Fishermen Wellness: Mobility
Mobility is simply the ability to move easily and freely. It can refer to being able to move in general, but it can also refer to whether you can move an injured body part. For example, if you have suffered a shoulder injury, you may have reduced mobility for a period of time post-injury. (In which case, please go see a physical therapist!)
For fishermen, mobility is incredibly important on the boat. Bending, turning, pulling, and balance on the boat all require mobility to not only help you haul traps and pull nets, but to ensure safety and the ability to react quickly to a boat that is pitching and rolling.
How can you prevent mobility issues?
Stretch. Flexibility training and mobility training are similar but not the same thing. But, stretching and moving on a regular basis (outside of your normal daily activities) can help maintain mobility.
Drink water and stay hydrated. Staying hydrated helps lubricate your joints and can also prevent excessive achiness at the end of the fishing day.
Avoid sitting for long periods of time. (I’m not sure this is a problem for most busy fishermen!)
Go for regular walks. These don’t have to be fast-paced long walks. Even light saunters up and down the road can make a difference.
How can you improve mobility?
All the above suggestions not only help prevent mobility issues, but they can also help improve mobility if they are done consistently over time.
Strength training can also help improve mobility. Again, you don’t have to lift the heaviest weights, but even 15-20 minutes of light weight training done consistently over time can help improve your mobility on the boat.
Isn’t working on the boat like strength training? Unfortunately, no. Strength training is exercises done with the specific goal of getting stronger. Working on the boat, taking the stairs, cleaning the house, and other similar activities are referred to as NEAT, or non-exercise activity thermogenesis. It’s basically everything that we do that is not sleeping, eating, or sport-like activities. This includes tasks associated with fishing, regardless of how difficult they can be.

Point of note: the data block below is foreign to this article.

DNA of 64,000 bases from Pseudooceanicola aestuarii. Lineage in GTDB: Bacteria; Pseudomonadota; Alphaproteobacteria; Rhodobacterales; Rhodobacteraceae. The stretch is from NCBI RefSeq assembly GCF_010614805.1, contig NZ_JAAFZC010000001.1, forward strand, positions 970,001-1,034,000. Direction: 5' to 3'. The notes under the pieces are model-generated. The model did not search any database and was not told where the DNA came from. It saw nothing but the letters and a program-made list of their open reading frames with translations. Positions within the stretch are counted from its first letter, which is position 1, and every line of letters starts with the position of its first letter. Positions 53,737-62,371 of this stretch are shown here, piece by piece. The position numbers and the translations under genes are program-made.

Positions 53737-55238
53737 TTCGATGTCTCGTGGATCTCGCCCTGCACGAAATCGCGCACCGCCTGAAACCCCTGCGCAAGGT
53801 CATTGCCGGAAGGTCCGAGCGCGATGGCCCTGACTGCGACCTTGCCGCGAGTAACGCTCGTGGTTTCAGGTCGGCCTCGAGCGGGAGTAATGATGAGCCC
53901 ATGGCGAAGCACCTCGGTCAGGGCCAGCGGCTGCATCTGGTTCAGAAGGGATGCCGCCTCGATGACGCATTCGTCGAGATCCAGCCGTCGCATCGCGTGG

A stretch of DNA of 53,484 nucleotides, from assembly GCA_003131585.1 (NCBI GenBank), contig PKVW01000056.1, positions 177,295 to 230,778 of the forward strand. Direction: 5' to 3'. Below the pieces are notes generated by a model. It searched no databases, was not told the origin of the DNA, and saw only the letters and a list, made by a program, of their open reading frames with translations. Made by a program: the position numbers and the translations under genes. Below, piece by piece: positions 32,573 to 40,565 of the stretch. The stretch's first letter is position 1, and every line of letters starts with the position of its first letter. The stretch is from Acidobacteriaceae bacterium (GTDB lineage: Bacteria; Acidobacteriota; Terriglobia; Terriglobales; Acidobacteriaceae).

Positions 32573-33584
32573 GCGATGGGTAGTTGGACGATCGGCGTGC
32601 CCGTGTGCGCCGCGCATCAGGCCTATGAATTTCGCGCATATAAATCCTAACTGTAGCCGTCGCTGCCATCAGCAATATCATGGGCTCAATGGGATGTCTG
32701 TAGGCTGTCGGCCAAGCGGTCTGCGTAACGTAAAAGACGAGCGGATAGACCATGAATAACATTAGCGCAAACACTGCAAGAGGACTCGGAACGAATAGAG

When you’re steaming home, spend a few minutes rotating your limbs. Shrug and rotate your shoulders (see video below). Pull your knees to your chest to open your hips. You can also incorporate easy mobility exercises that use a resistance band (something light and easy to keep in the wheelhouse) that can feel good at the end of a long day.
Improved mobility helps prevent injury, helps you react faster and better, and allows you to bear heavier loads in vulnerable or extreme situations. These exercises do not require special outfits, a yoga mat, special equipment, or a lot of time, so give them a shot!
Next time we’ll talk about stability which is the ability of the body to maintain posture and support joints during movement.
To read other blog post about physical health for fishermen check out:
Monique Coombs, MCFA's Director of Community Programs, is a National Academy of Sports Medicine certified personal trainer. Monique manages MCFA's Fishermen Wellness program.